When you take on a role as a travel nurse, you may find that hospitals and medical facilities expect you to float. They may ask you to adjust to a variety of changes throughout your time in the facility or hospital. By preparing in advance, you will not find yourself facing undue challenges when you start a new job.

What is Floating in Nursing?

When it comes to nursing, floating is a tool a staffing professional may use to help with staffing shortages at a hospital. It means that you are taken from your scheduled unit to work with a different unit in the hospital or medical facility. You may move around a few times during your stay at a specific hospital, but the rate of floating depends on the staffing shortages in the specific facility.

Expect Floating in Travel Nurse Roles

As a travel nurse, you are likely to be asked to float in some medical facilities. Travel nurses work for a hospital or facility on a short-term basis. Your role in the facility is to handle staffing shortages for a set time frame. It allows the hospital or facility to hire new professionals or to handle other challenges while you work with the patients.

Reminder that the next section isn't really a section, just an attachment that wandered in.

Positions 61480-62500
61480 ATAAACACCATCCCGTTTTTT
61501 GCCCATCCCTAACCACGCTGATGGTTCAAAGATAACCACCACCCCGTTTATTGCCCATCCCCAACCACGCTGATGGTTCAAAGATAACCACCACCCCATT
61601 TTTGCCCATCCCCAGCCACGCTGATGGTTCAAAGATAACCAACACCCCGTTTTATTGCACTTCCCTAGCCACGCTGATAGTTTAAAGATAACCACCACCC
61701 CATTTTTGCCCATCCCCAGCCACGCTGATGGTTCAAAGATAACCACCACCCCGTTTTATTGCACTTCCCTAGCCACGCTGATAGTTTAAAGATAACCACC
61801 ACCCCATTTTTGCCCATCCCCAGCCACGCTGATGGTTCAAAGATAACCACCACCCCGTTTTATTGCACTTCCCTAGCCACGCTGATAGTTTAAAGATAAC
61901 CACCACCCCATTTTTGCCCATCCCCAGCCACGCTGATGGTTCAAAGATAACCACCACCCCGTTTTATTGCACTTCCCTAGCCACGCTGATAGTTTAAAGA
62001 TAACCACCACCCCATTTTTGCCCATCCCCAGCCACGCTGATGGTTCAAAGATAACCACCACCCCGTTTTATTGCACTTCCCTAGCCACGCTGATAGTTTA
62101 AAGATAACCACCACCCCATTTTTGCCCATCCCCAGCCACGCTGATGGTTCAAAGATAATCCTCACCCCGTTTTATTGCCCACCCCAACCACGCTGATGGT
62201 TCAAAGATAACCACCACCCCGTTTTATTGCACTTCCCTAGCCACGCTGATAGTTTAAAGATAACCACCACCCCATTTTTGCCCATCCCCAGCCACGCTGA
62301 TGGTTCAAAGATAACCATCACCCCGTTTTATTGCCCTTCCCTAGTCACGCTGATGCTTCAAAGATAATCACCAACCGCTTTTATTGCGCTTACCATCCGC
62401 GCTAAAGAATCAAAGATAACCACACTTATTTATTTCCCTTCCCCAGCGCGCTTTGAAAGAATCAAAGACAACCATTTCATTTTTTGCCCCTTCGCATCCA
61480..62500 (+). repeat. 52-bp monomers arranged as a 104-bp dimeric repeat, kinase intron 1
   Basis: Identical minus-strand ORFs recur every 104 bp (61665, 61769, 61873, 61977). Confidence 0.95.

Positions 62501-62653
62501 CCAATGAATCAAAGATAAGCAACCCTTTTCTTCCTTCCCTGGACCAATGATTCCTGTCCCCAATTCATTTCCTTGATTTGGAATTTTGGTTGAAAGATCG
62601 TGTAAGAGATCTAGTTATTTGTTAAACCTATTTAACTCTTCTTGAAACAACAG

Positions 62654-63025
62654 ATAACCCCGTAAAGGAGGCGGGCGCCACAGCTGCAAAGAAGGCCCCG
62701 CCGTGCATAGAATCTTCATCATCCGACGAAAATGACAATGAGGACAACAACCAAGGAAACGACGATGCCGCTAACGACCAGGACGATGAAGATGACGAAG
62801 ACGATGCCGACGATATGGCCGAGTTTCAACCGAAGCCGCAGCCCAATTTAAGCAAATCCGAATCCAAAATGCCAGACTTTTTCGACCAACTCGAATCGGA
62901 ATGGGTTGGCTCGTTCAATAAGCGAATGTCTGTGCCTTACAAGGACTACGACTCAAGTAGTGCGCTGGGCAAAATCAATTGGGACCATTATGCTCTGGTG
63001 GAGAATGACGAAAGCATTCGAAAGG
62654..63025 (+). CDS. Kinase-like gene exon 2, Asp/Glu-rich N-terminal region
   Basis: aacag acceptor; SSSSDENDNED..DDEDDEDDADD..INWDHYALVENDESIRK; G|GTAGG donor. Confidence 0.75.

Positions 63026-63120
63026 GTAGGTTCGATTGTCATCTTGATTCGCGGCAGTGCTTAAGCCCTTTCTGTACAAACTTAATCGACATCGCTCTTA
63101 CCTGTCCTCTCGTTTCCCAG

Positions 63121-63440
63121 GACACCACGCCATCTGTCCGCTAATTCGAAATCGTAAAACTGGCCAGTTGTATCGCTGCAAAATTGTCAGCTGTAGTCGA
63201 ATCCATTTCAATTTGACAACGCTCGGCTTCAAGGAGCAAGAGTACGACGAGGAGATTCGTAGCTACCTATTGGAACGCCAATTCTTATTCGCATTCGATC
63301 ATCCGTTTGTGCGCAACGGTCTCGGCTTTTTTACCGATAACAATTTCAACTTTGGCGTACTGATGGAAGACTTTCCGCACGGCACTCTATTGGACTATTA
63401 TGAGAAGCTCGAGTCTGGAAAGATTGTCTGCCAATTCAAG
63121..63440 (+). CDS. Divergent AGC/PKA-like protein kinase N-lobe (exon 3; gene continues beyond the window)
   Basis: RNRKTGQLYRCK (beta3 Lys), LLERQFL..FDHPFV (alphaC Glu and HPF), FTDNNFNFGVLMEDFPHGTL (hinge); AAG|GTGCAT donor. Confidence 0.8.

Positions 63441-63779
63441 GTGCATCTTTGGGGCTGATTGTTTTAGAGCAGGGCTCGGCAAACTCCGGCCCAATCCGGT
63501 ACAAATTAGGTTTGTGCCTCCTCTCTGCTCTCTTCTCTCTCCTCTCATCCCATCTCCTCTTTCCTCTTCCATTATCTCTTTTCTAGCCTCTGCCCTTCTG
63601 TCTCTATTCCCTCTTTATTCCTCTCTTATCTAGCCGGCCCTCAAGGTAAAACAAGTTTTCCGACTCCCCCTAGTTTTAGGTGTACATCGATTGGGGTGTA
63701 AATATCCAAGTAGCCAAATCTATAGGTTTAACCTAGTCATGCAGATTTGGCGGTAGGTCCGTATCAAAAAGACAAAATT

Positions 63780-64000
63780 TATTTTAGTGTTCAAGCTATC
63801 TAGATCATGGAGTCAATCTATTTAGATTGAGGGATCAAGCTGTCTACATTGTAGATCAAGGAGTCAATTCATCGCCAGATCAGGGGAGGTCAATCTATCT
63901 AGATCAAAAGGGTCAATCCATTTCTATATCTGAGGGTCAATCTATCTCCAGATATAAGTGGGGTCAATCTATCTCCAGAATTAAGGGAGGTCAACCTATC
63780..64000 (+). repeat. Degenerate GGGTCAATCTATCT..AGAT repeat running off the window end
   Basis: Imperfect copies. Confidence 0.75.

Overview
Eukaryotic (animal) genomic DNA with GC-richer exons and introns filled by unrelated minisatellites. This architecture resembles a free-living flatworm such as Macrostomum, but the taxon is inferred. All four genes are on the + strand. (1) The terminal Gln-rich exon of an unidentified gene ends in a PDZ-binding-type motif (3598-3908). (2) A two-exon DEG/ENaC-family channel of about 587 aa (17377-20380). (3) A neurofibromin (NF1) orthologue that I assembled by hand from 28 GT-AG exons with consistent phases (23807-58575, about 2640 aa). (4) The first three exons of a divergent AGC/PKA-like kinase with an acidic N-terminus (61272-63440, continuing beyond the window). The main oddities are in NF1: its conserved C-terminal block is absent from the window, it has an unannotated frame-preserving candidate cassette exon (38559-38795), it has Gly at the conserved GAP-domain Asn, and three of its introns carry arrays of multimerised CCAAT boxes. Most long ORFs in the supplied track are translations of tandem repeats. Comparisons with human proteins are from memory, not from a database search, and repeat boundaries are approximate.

Due to the temporary nature of your position, the facility may ask you to float to keep up with changes in staffing. If they hire a new nurse for a long-term role in their hospital, then you may find yourself working in a new unit. Travel nurses are the first professionals who may be asked to float, so expect the changes to avoid any confusion or problems during your work hours.

Floating is part of nursing. It allows the medical facility to provide for the needs of their patients. The key is preparing for the changes before you move into a new location so that you are not caught unaware when the hospital asks you to work with a new unit.